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Re: Pure Python DBus implementation

Jakub Piotr Cłapa-2
John (J5) Palmieri wrote:

> On Sun, 2005-08-07 at 16:10 +0200, Jakub Piotr Cłapa wrote:
>
>>Would anybody be interested in such? I have a working SASL module (with
>>DBUS_COOKIE_SHA1 method implemented), the message protocol and the
>>unmarshaler and would like to know if the whole project would be
>>welcomed by the community or if I only do this for myself.
>>It's not perfect but I tried to closely follow the spec and it
>>successfully parses the two messages you get from the bus after
>>connecting and sending Hello (this message alone is currently hardcoded
>>byte by byte because the marshaler is not done yet ;)
>
> Is this necessary?  Decoding the messages in pure python sounds like a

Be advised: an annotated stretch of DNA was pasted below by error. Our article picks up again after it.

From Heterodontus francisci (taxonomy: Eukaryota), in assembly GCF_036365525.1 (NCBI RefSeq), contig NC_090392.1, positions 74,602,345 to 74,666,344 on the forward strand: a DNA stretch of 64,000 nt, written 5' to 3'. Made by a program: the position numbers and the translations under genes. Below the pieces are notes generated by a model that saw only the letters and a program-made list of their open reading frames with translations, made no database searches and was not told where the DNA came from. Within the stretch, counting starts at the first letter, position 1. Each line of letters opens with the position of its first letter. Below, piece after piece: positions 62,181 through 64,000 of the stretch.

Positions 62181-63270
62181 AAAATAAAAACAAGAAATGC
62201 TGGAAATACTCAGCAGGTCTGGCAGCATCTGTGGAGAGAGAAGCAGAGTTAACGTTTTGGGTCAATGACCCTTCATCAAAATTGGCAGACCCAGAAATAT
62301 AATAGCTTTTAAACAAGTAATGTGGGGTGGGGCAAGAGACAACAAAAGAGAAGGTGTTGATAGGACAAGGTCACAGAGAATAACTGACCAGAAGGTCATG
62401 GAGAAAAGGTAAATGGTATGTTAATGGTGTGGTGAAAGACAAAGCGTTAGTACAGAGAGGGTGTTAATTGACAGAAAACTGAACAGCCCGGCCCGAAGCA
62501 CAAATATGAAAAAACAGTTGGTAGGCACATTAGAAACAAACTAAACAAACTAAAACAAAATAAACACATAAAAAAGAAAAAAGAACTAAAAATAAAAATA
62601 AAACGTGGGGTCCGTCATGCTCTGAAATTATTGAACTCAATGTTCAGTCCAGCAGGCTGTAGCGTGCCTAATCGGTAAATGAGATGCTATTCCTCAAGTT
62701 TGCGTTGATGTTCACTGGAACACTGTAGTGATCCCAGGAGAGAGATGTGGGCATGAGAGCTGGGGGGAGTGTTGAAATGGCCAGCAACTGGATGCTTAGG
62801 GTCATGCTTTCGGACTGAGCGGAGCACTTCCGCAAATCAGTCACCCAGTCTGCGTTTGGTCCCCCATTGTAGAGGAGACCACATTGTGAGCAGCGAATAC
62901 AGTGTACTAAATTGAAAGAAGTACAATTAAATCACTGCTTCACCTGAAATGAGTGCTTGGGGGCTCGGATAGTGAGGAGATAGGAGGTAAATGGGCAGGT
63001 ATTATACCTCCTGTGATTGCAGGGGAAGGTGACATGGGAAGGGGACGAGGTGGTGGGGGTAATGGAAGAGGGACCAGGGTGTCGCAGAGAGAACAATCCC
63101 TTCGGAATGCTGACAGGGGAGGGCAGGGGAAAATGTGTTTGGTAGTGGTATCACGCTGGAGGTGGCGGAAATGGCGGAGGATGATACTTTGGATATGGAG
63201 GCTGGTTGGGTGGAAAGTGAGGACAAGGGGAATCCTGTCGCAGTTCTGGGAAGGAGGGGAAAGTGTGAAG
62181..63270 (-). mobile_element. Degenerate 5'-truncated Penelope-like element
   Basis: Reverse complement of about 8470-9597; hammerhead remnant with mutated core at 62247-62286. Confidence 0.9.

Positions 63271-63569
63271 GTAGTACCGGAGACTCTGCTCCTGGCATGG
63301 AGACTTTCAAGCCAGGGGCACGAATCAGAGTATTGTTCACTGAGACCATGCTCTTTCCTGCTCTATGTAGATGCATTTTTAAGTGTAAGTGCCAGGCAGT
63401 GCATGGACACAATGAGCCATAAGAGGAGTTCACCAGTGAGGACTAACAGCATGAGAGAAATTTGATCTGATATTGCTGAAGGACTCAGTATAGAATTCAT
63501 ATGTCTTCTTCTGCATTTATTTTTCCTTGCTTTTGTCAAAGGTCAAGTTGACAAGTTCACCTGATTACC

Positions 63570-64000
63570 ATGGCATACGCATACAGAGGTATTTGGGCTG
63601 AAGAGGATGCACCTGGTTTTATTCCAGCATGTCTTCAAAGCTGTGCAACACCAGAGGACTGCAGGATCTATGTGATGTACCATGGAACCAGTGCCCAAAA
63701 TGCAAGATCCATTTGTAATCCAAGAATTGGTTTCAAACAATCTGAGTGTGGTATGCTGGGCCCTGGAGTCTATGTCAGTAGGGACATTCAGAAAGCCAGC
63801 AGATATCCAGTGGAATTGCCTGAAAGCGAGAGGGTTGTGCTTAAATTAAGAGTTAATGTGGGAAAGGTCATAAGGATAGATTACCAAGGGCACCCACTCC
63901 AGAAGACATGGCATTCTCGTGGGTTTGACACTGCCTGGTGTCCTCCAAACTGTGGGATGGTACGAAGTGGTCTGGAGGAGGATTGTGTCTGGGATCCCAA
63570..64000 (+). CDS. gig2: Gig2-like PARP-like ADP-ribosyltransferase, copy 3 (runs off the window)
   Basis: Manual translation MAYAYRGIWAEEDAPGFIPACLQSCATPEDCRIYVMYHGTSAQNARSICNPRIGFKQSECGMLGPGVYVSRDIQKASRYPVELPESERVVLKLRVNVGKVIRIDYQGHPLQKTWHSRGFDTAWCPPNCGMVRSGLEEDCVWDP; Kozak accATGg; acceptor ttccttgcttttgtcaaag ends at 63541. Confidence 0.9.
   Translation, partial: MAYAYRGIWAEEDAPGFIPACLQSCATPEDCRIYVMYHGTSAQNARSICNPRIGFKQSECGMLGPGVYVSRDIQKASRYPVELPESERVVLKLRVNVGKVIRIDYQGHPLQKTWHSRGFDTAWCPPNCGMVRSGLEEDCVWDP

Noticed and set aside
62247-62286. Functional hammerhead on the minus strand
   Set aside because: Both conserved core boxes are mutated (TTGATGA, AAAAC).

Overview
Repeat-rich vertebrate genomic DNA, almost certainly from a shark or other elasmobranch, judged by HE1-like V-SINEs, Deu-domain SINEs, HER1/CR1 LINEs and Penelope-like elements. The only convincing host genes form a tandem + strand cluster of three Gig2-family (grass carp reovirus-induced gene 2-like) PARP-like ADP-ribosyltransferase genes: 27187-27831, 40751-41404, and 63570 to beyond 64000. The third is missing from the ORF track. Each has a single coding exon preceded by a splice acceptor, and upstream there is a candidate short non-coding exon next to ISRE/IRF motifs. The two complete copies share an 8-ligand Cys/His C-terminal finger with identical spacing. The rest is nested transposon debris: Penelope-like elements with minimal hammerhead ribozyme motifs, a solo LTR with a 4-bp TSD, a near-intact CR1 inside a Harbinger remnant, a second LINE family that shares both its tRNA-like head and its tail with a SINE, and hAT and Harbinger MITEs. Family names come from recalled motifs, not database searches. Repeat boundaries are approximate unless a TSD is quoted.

> cool project but I have to think this is just duplication.

It's 10 times (or more) simpler with Python than with C so it has some
advantages.

>>A word about 'why':
>>- the current bindings are buggy (I send two patches only to discover
>>   that the marhshaler fails to handle Dictionaries)
>
> Dictionaries work fine.  What issues are you having? The word buggy
> doesn't help me fix the issues.  The whole thing is in flux so when we
> reach 1.0 it won't be buggy.  I fail to see how from scratch
> implementation will fix the problem that software will have bugs.

It won't fix such bugs but with Python you can easily read the whole
code that is sending the messages and with libdbus it's really difficult
(the amount of C code is big). The debugging and modification is much
simpler.

I haven't really debugged the problem because I got angry on the whole
thing and almost thrown it you of the window, sorry. (it was about the
same time my girlfriend went to Sweden for 2 weeks and these two things
together were somehow difficult to handle)
It just seemed that I only got the beginning of the body sent and the
rest ignored. The struct which caused this can be seen in my last post.
(the one about the pure python dbus-monitor)

>>- they are bindings after all so they have a quite big dependency (the C